In certain embodiments, one or more of modules 102 in FIG. 1 may represent one or more software applications or programs that, when executed by a computing device, may cause the computing device to perform one or more tasks. For example, and as will be described in greater detail below, one or more of modules 102 may represent software modules stored and configured to run on one or more computing devices, such as the devices illustrated in FIG. 2 (e.g., computing device 202), computing system 610 in FIG. 6, and/or portions of exemplary network architecture 700 in FIG. 7. One or more of modules 102 in FIG. 1 may also represent all or portions of one or more special-purpose computers configured to perform one or more tasks.

Exemplary system 100 in FIG. 1 may be implemented in a variety of ways. For example, all or a portion of exemplary system 100 may represent portions of exemplary system 200 in FIG. 2. As shown in FIG. 2, system 200 may include a computing device 202. Computing device 202 may be programmed with one or more of modules 102.

In one embodiment, one or more of modules 102 from FIG. 1 may, when executed by at least one processor of computing device 202, facilitate computing device 202 in securing computing devices against imposter processes. For example, and as will be described in greater detail below, one or more of modules 102 may cause computing device 202 to securing computing devices against imposter processes. For example, and as will be described in greater detail below, process identification module 104 may be programmed to identify a process 204 that is subject to a security assessment. Imposter determination module 106 may be programmed to determine, based on comparing an attribute 205 of process 204 to an attribute 207 of a legitimate process 206, that process 204 includes an imposter process of legitimate process 206. File determination module 106 may be programmed to identify a file 208 that has been created by the imposter process. Security determination module 108 may be programmed to determine a security action 210 for file 208 in response to file 208 having been created by the imposter process.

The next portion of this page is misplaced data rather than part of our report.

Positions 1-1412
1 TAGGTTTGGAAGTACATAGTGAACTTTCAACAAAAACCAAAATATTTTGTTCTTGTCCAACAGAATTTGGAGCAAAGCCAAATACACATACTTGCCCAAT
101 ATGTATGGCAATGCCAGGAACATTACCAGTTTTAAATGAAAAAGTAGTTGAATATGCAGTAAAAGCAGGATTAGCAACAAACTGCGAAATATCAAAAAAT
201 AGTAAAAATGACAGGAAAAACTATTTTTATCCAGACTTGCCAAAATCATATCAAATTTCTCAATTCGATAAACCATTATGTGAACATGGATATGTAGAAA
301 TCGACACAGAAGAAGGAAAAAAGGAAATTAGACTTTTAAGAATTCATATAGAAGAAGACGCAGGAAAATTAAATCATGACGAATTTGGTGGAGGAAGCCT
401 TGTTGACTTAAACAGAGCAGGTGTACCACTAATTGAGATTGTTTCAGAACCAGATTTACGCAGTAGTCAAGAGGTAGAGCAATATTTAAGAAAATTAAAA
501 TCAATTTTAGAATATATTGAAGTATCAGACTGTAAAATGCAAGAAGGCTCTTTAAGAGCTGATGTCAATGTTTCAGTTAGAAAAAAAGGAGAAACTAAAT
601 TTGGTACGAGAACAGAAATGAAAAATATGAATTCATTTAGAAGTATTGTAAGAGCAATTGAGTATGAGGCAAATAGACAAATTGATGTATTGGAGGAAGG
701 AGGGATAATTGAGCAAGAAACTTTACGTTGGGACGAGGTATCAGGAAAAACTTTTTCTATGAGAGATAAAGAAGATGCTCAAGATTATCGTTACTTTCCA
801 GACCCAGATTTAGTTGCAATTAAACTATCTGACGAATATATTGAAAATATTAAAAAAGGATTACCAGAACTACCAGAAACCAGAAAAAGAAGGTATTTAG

Computing device 202 generally represents any type or form of computing device capable of reading computer-executable instructions. Examples of computing device 202 include, without limitation, laptops, tablets, desktops, servers, cellular phones, Personal Digital Assistants (PDAs), multimedia players, embedded systems, combinations of one or more of the same, exemplary computing system 610 in FIG. 6, or any other suitable computing device.

FIG. 3 is a flow diagram of an exemplary computer-implemented method 300 for securing computing devices against imposter processes. The steps shown in FIG. 3 may be performed by any suitable computer-executable code and/or computing system. In some embodiments, the steps shown in FIG. 3 may be performed by one or more of the components of system 100 in FIG. 1, system 200 in FIG. 2, computing system 610 in FIG. 6, and/or portions of exemplary network architecture 700 in FIG. 7.

As illustrated in FIG. 3, at step 302 one or more of the systems described herein may identify a process that is subject to a security assessment. For example, at step 302 process identification module 104 may, as part of computing device 202 in FIG. 2, identify process 204 that is subject to a security assessment.